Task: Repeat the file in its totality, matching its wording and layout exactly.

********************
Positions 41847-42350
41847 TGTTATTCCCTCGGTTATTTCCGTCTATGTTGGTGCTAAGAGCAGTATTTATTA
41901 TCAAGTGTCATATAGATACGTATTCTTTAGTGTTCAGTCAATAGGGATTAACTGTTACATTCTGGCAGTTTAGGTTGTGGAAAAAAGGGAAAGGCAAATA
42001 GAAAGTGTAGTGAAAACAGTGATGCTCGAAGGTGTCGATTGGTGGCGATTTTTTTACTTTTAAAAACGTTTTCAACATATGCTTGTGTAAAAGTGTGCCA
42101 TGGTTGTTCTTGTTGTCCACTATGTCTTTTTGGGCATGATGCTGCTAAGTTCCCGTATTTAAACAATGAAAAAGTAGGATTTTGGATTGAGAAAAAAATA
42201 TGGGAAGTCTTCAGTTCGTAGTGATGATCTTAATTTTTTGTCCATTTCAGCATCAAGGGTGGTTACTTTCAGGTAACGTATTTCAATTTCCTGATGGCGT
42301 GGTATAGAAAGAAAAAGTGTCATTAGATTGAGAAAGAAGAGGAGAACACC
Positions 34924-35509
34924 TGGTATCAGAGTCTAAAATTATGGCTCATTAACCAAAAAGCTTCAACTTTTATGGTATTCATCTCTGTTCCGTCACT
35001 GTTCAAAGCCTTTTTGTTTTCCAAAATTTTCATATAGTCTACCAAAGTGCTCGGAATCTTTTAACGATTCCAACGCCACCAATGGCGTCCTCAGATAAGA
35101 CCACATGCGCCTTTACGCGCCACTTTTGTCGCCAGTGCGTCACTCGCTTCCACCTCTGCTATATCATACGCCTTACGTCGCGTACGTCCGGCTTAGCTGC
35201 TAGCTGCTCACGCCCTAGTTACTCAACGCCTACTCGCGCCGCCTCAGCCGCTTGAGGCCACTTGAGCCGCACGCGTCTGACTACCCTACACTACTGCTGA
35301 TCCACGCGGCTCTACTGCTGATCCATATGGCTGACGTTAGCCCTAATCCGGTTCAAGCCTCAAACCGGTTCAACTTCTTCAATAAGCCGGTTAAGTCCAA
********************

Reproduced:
Positions 41847-42350
41847 TGTTATTCCCTCGGTTATTTCCGTCTATGTTGGTGCTAAGAGCAGTATTTATTA
41901 TCAAGTGTCATATAGATACGTATTCTTTAGTGTTCAGTCAATAGGGATTAACTGTTACATTCTGGCAGTTTAGGTTGTGGAAAAAAGGGAAAGGCAAATA
42001 GAAAGTGTAGTGAAAACAGTGATGCTCGAAGGTGTCGATTGGTGGCGATTTTTTTACTTTTAAAAACGTTTTCAACATATGCTTGTGTAAAAGTGTGCCA
42101 TGGTTGTTCTTGTTGTCCACTATGTCTTTTTGGGCATGATGCTGCTAAGTTCCCGTATTTAAACAATGAAAAAGTAGGATTTTGGATTGAGAAAAAAATA
42201 TGGGAAGTCTTCAGTTCGTAGTGATGATCTTAATTTTTTGTCCATTTCAGCATCAAGGGTGGTTACTTTCAGGTAACGTATTTCAATTTCCTGATGGCGT
42301 GGTATAGAAAGAAAAAGTGTCATTAGATTGAGAAAGAAGAGGAGAACACC
Positions 34924-35509
34924 TGGTATCAGAGTCTAAAATTATGGCTCATTAACCAAAAAGCTTCAACTTTTATGGTATTCATCTCTGTTCCGTCACT
35001 GTTCAAAGCCTTTTTGTTTTCCAAAATTTTCATATAGTCTACCAAAGTGCTCGGAATCTTTTAACGATTCCAACGCCACCAATGGCGTCCTCAGATAAGA
35101 CCACATGCGCCTTTACGCGCCACTTTTGTCGCCAGTGCGTCACTCGCTTCCACCTCTGCTATATCATACGCCTTACGTCGCGTACGTCCGGCTTAGCTGC
35201 TAGCTGCTCACGCCCTAGTTACTCAACGCCTACTCGCGCCGCCTCAGCCGCTTGAGGCCACTTGAGCCGCACGCGTCTGACTACCCTACACTACTGCTGA
35301 TCCACGCGGCTCTACTGCTGATCCATATGGCTGACGTTAGCCCTAATCCGGTTCAAGCCTCAAACCGGTTCAACTTCTTCAATAAGCCGGTTAAGTCCAA